Rep. Chris Collins, R-Clarence, says some of New York state’s gun control laws should be scrapped.
The 2013 Secure Ammunition and Firearm Enforcement Act was supposed to reduce gun violence in New York. Collins says there’s no evidence that’s happened.
"Statistics show that violent crimes where a firearm is used have remained static since 2013 in both New York State and Erie County," Collins said in an op-ed in The Buffalo News.
Collins is sponsoring federal legislation to reverse parts of the SAFE Act that regulate rifles and shotguns. He says the law has been an unnecessary burden for gun owners across upstate New York.
But is he right that the number of violent crimes with a firearm has been unchanged since 2013?
For the state as a whole, the numbers don't back up Collins' claim. In 2016, there were 10,007 violent crimes with a firearm reported to police, according to data from the New York State Division of Criminal Justice Services. In 2013, there were 12,235. The percentage of violent crimes with a firearm also fell from 16 percent in 2013 to 13.5 percent in 2016.
Looked at another way, the number of firearm-related violent crimes per New York state resident also has declined. There were 62 firearm-related violent crimes reported for every 100,000 residents in 2013, compared with 50 for every 100,000 residents by 2016.
The number of firearm-related violent crimes has decreased statewide each year since 2012, the first year New York City was included in the data.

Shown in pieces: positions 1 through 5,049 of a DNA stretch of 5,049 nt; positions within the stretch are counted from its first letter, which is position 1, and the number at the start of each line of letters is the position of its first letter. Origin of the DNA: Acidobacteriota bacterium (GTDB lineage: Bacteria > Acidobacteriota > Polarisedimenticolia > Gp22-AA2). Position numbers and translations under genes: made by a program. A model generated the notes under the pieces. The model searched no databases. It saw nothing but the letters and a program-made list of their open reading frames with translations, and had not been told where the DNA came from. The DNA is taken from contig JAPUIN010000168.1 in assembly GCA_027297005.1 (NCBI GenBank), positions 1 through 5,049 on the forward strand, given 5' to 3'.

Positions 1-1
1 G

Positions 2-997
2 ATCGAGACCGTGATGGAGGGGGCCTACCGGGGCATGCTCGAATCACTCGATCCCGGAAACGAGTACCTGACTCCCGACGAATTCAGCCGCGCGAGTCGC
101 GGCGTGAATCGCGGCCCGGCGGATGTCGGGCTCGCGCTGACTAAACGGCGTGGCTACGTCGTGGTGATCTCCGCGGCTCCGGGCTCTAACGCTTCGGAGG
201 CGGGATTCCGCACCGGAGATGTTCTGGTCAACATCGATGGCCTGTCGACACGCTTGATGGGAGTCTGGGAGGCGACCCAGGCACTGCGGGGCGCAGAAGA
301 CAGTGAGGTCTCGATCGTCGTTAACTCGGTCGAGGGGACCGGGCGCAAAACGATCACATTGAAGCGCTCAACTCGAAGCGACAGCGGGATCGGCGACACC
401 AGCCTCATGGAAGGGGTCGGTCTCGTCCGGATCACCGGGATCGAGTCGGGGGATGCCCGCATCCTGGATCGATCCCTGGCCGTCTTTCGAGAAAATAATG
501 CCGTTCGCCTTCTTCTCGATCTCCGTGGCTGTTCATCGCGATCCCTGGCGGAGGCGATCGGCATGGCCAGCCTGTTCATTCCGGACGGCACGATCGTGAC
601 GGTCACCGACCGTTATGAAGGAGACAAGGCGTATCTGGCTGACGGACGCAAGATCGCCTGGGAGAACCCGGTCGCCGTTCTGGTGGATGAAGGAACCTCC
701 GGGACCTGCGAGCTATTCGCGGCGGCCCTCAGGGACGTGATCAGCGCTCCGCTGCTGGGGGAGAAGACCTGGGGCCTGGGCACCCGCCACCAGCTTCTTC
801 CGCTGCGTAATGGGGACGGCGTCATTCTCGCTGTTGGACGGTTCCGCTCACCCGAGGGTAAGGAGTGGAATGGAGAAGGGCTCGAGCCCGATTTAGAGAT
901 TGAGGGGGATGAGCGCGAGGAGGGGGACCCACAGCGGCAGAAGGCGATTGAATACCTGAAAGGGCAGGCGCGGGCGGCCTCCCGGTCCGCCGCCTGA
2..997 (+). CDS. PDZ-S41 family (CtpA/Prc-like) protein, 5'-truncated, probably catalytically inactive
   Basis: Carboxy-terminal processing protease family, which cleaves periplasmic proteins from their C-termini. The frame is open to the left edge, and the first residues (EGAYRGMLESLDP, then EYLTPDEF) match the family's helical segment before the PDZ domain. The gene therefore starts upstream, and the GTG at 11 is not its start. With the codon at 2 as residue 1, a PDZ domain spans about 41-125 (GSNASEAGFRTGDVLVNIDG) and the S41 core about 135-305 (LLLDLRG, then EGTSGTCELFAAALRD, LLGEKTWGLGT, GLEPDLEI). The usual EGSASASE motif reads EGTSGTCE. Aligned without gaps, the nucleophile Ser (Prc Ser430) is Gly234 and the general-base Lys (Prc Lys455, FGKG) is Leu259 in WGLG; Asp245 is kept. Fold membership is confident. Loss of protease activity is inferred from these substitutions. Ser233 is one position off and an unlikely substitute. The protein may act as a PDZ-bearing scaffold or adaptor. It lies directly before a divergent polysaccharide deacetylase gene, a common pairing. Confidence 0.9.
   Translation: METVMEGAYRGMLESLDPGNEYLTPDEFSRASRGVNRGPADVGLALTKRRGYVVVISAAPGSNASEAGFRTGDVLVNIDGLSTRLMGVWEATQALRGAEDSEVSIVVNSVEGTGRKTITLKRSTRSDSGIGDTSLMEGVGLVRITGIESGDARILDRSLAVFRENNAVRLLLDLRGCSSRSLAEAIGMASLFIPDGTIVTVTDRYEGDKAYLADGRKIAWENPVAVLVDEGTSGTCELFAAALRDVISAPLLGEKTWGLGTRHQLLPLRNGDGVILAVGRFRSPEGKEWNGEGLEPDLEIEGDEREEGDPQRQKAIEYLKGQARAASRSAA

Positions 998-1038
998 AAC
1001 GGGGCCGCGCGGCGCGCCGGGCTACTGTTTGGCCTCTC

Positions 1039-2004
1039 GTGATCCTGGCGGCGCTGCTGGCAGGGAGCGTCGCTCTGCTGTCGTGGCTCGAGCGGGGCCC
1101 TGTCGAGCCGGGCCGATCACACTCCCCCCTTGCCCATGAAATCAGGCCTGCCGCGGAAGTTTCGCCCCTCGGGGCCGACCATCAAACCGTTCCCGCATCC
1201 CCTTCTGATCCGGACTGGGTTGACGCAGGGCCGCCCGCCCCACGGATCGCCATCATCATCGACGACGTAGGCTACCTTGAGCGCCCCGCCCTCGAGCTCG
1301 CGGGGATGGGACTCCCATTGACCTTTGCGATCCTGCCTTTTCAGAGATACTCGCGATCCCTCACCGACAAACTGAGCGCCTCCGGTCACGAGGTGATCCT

The number was already going down outside New York City before the SAFE Act in 2013. There were 5,340 violent firearm crimes reported to police outside New York City in 2008 — the most in the last decade. The count has only increased twice since, in 2012 and 2016.
Erie County data
In Erie County, the trend is different. Violent crimes with a firearm have been on the rise.
Police in Erie County reported 1,154 violent crimes with a firearm in 2016 — more than any other county upstate. That’s up from 1,092 in 2013.
The rate of firearm-related violent crimes has also increased, from 118 of those crimes for every 100,000 Erie County residents in 2013 to 125 in 2016.
A spokesperson for Collins said he based his claim on an article from WKBW, a Buffalo news station.
"The SAFE Act has done little to keep Western New Yorkers safe and has taken away the Second Amendment rights of law abiding citizens," Collins spokesperson Sarah Minkel said in a statement responding to our findings.
WKBW used the same data we did and presented the same results, though the article notes there have been "no major changes in crime rate" since 2013.
Collins said "statistics show that violent crimes where a firearm is used have remained static since 2013 in both New York State and Erie County."
Statistics tell a different story. Violent crimes with a firearm have decreased statewide since 2013 and increased in Erie County. But correlation does not equal causation. Trends show violent crime with a firearm was already going down statewide before the SAFE Act.
We rate his statement Mostly False.